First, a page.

Selling a Brand

The concept of branding changed advertising. Branded products expanded from patent medicines to everything else with the invention of pre-packaging. Before 1860, you brought your own bin for the grocer to fill up with flour or coffee or whatever. By 1920, grocers stocked their shelves with pre-packed boxes advertising competing brands.

Now the seller’s game was to convince you to switch to their particular version of a product. Advertising became more about attracting attention than providing information.

Advertising calendar

Chromolithograph advertising calendar; 10 inches tall x 20 inches wide (laid flat). 1904. MCHS document. This gorgeous freestanding calendar advertises the Heydt Bakery Co. in St. Louis. Note that butterfly-children have nothing to do with baked goods. Heydt provided these advertising calendars to local distributors. This one is stamped “Albert E. Hosto, Dealer in General Merchandise, Alhambra, Ill.”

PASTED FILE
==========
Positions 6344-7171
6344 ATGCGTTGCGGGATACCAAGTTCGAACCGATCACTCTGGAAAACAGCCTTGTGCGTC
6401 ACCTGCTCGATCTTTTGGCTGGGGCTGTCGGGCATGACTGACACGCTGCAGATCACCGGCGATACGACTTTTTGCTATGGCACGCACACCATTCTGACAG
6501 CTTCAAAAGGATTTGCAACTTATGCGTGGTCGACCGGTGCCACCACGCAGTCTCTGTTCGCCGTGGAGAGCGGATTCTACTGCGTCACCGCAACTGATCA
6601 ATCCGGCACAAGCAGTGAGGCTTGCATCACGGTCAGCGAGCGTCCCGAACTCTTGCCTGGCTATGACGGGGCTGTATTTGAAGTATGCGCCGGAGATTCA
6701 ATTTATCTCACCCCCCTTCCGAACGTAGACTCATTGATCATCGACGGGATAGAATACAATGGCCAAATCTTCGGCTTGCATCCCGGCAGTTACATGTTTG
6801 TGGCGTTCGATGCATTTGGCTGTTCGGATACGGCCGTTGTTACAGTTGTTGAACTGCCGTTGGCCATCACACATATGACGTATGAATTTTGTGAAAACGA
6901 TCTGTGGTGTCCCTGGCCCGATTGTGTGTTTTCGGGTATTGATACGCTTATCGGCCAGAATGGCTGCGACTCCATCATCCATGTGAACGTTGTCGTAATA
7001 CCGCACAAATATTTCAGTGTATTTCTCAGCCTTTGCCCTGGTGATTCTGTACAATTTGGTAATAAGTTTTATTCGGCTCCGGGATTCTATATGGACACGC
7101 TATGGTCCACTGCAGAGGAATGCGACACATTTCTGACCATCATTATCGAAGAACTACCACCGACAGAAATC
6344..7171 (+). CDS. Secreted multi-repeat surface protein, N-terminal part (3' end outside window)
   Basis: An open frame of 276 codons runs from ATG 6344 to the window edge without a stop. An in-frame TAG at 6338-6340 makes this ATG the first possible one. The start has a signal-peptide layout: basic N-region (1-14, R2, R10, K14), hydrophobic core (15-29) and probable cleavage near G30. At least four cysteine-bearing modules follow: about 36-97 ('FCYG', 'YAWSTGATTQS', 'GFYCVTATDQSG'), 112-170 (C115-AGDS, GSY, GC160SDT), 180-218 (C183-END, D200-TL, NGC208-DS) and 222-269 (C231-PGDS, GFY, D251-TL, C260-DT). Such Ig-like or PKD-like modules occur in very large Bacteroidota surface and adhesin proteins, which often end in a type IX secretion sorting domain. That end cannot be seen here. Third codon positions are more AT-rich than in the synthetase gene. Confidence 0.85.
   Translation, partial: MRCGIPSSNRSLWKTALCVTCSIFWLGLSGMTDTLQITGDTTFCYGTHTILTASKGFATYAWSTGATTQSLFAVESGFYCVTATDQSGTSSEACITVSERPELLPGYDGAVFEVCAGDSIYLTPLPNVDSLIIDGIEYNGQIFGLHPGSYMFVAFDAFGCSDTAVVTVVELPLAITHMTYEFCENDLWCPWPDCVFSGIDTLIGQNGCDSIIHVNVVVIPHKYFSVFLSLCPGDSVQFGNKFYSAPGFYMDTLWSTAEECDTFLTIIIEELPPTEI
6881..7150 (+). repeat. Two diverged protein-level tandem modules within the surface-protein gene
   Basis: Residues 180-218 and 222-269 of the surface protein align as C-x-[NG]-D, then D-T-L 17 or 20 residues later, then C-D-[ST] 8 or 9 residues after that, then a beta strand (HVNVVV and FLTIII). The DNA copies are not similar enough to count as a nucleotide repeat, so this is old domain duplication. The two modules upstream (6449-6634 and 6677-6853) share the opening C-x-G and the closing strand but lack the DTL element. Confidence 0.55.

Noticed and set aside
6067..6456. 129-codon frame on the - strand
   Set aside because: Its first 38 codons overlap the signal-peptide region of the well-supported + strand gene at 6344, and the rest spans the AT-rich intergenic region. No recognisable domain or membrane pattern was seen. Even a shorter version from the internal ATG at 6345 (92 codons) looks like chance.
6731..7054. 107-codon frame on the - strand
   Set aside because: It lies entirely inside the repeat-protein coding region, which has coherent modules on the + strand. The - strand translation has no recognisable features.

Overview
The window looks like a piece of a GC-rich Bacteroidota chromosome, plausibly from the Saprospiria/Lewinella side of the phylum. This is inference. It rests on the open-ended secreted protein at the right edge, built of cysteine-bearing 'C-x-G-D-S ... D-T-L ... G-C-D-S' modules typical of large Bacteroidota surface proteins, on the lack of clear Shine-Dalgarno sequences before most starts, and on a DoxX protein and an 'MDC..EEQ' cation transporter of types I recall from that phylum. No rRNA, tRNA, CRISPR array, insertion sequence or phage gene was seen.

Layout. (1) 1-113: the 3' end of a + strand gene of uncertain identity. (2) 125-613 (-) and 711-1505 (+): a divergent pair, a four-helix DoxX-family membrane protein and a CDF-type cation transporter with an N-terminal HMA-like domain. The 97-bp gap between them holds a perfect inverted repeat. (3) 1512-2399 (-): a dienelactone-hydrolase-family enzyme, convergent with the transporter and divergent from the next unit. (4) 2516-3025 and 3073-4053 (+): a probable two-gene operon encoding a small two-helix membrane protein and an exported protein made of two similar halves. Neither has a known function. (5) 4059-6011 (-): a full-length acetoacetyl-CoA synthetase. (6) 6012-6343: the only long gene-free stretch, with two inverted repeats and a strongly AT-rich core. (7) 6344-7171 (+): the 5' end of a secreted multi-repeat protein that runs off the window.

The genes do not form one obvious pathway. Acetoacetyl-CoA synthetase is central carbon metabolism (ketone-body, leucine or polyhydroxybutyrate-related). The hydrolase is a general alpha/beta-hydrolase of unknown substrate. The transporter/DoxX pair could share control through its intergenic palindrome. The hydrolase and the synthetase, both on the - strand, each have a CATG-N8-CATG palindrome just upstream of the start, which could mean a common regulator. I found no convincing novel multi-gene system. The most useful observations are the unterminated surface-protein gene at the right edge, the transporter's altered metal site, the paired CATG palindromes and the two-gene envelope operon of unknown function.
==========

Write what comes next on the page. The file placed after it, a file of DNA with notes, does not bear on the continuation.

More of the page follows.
Catching the eye became a “bigger is better” proposition in some cases:

By 1900, many sellers no longer wrote their own ad copy. Instead they hired professional advertising agencies to write ads for them. Advertising psychology favored short, snappy, imperative slogans.

Massey milk bottle

Massey Dairy Inc. milk bottle; 7-1/2 inches tall. 1914. MCHS object 2013-058-0004. Massey Dairy tells the consumer what to do (“Try Massey homogenized milk”) and follows it up with the snappy slogan “Taste Tells.”

Advertising scorecard

Massey Bros. Dairy advertising scorecard; 5 inches tall. Circa 1950s. MCHS document. This bottle-shaped scorecard advertising Massey Bros. Dairy dates several decades after the milk bottle above. The dairy has tightened its message to “Drink More Milk.” The ditty on the back (“You Can Whip Our Cream But You Can’t Beat Massey Milk”) was used by countless dairies across the United States for decades.


Stolze Lumber Co. wood-mounted thermometer; 12 inches tall. Circa 1920s. MCHS object. “We Want Your Business”: can’t argue with that.